by Sanjay Suri
(IPS) LONDON --
early British losses in the war on Iraq have shaken morale and confidence in helicopter technology. They also gave new edge to a massive anti-war demonstration Saturday.
The British had expected to walk into Baghdad unopposed and triumphant along with the Americans. Instead, 14 British soldiers and sailors, and five Americans have died in crashes involving three helicopters over a space of two days, two of them British-built Sea Kings, and one Chinook built by the U.S. giant Boeing.
Groups of people have been placing flowers at the Royal Navy air base where the sailors who died had been based. Prince Charles' brother the Duke of York, who was a Sea King pilot during the Falklands war, led a remembrance ceremony for the dead sailors.
Leaders are under pressure as critics point to records that the aircraft soldiers were sent up in aircraft that have posed known risks. The aircraft seemed also to have been pushed beyond their limits.
The crashes have been described as accidents, but there is concern and also some embarrassment that the real enemy so far has either been operational failures or technology.
Besides the helicopters that crashed, an MH-53 helicopter used by U.S. special forces and an Apache helicopter have crash-landed. The crew were safe in these two cases. But the MH-53 had to be destroyed after it went down in Iraq.
Both the Chinook helicopter which crashed Friday and the British-built Sea King helicopters that collided fatally Saturday have been widely criticized as unsafe following earlier crashes.
Only last month a Sea King helicopter crashed on to the deck of the Canadian destroyer HMCS Iroquois. The ship was headed for the Gulf but had to be replaced.
The helicopter was believed to have suffered engine failure as it tried to take off from the ship's deck. It came crashing down and rolled over to a side.
The Canadian military has for long been asking the government to replace the aging fleet of Sea Kings. The helicopters are 40 years old, and require about 30 hours of maintenance for every hour in the air.
Defense critics said the Sea Kings should have been replaced years ago. "This is more than an accident, it invites ridicule, "said Conservative Leader Joe Clark.
Even more serious questions hang over the Chinook. Twenty-nine people were killed when a Chinook crashed in 1994. Another Chinook had crashed earlier in 1989.
In the latest crash a Chinook carrying four U.S. and eight British personnel was seen suddenly to drop out of the sky and crash down.
The helicopter built by Boeing that crashed in 1994 was carrying senior officers involved in security in Northern Ireland. A controversy has raged over that accident ever since after the Ministry of Defense blamed the pilots.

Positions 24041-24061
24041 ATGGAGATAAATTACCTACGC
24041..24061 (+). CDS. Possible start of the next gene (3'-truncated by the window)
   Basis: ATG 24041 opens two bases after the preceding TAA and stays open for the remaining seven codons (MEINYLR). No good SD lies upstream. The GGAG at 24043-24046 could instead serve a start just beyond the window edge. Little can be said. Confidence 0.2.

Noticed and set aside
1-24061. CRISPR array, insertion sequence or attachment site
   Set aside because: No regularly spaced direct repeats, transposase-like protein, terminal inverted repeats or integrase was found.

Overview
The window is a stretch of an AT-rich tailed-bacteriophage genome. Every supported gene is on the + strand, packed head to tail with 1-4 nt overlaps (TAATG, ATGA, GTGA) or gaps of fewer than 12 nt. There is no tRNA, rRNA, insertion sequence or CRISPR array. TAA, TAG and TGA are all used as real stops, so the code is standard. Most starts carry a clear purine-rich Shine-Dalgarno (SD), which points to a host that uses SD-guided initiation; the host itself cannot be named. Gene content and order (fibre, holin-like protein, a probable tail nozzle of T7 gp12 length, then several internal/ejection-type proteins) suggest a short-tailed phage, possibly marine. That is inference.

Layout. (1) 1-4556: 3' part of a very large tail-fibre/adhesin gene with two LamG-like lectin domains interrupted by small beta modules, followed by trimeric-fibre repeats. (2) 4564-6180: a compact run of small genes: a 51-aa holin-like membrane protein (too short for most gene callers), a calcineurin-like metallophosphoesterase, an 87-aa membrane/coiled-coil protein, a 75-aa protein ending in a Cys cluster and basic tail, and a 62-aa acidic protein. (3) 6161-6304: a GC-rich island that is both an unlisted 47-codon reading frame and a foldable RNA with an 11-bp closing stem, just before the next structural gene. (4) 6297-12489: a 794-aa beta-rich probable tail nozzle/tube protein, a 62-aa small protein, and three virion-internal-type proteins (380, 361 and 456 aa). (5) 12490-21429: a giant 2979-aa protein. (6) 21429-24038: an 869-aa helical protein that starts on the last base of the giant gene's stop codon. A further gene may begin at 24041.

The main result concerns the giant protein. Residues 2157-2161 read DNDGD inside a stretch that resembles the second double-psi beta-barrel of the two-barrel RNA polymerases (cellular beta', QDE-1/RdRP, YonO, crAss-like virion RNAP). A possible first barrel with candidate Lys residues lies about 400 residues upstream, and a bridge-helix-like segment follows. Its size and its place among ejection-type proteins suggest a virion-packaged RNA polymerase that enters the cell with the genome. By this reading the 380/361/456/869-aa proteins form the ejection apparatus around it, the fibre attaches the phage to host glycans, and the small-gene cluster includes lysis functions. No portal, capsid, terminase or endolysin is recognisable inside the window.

On February 6 last year a House of Lords committee report found that there is doubt about the cause of the crash because of the possibility of a technical malfunction.
The Lords report said the fault could have been a jam of the pilot's controls or a sudden engine surge caused by the Chinook's safety-critical full authority digital engine control (Fadec) system.
A British spokesman tried to play down the new fears over helicopters. "Circumstances are such that accidents of this type can happen," he said. "It's a great tragedy. Certainly there must have been extenuating circumstances and our investigators are into the process of trying to establish the facts.
"There is a lot of air activity. However, we do have very careful plans and procedures to ensure we have separation of all of the aircraft being used. Sadly last night something was not quite right and we are looking to find out what that was as quickly as possible."
These losses led to renewed demands for an end to war at a massive rally in London. The rally did not match the million-strong rally of Feb. 15, but protesters are now opposing the war with more force on the ground that it is also a great danger to British men and women.
"Bring Our Lads Home," protesters shouted as they once more marched past Downing Street. "Tony Blair You Have British Blood on Your Hands," one group shouted. Demonstrators held up banners like "Tony Blair, war criminal".
"Blair has placed our troops in danger," said Chris Collins from the CND (Campaign for Nuclear Disarmament), one of the organizers of the rally Saturday along with Stop the War Coalition and the Muslim Association of Britain.
"There has been such eagerness over this war that the lives of troops have been endangered by putting them into aircraft of doubtful record, and then operating them beyond their capacity," Collins said.
March 23, 2003 (http://www.albionmonitor.net) All Rights Reserved. Contact firstname.lastname@example.org for permission to use in any format.
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